AW: mulitcast copy or snowball copy

Guy Coates gmpc at sanger.ac.uk
Tue Aug 19 12:53:59 EDT 2003


We've tried both multicast and snowball for data distribution on our
cluster. We have a 60Gig dataset which we have to distribute to 1000
nodes.

We started off using snowball copies. They work, but care is needed in
your choice of tools for the file-transfers.  rsync works, but can have
problems with large (> 2Gig) files if you use rsh as the transport
mechanism. (this is an rsh bug on some redhat versions rather than an
rsync bug).

rsync over ssh gets around that problem, but of course has the added
encryption overhead.

You should also avoid the incremental update mode of rsync (which is the
default). We've found that it will silently corrupt your files if you
rsync across different architectures (eg alpha-->ia32). It also has
problems with large files.


The only usable multicast code we've found that actually works is udpcast.

http://udpcast.linux.lu/

There are plenty of other multicast codes to choose from out on the web,
and most of them fall over horribly as soon as you cross more than one
switch or have more than 10-20 hosts.

We get ~70-80% wirespeed on 100MBit and Gigabit ethernet, and we've used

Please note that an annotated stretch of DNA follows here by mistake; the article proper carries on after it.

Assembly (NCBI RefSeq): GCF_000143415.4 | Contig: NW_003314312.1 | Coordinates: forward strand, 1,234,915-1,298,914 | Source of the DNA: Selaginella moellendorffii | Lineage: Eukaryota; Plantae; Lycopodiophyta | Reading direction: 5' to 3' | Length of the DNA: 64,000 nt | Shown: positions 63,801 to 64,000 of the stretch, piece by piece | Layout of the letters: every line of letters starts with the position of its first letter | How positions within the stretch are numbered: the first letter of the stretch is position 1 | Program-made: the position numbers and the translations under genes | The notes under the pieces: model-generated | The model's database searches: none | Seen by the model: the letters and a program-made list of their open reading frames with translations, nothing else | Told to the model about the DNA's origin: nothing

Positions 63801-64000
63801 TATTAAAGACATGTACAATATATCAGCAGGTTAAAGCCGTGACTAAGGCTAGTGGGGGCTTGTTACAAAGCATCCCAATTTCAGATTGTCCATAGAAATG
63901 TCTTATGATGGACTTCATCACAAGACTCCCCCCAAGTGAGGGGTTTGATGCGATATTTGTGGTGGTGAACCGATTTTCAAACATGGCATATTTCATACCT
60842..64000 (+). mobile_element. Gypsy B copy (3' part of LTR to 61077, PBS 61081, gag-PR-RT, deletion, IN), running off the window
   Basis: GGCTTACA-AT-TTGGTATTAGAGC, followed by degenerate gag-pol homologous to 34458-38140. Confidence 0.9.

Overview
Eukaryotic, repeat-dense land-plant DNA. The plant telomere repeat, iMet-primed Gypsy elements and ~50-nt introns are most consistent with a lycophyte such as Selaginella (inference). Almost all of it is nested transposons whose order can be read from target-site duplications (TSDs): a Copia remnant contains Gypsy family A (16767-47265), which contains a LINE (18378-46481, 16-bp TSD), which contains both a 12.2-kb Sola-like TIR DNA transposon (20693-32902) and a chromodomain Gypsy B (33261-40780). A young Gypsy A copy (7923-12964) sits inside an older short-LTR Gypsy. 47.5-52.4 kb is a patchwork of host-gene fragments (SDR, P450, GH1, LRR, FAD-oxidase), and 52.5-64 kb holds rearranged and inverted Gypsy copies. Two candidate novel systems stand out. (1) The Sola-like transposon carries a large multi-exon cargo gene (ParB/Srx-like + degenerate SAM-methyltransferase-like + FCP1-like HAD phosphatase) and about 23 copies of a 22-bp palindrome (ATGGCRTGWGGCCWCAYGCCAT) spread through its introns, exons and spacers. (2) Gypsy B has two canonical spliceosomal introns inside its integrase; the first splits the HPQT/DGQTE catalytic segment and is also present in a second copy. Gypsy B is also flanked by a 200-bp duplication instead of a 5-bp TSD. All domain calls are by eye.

it to sucessfully distribute our 60gig dataset over large numbers of nodes
simultaneously.

In practice, on gigabit, we find that disk write speed is the limiting
factor rather than the network. Lawrence Livermore use udpcast to install
OS images on the MCR cluster, and I believe they side-step the disk
performance issue by writing data to a ramdisk as an intermediate step.
Obviously this only makes sense if your dataset < size of memory.

Our current file distribution strategy is to use a combination of rsync
and updcast. We do a dummy rsync to find out what files need updating, tar
them up, pipe the tarball through udpcast and then untar the files and the
client.

The main performance killer we've found for udpcast is cheap switches.

Cheers,

Guy Coates

-- 
Guy Coates,  Informatics System Group
The Wellcome Trust Sanger Institute, Hinxton, Cambridge, CB10 1SA, UK
Tel: +44 (0)1223 834244 ex 7199



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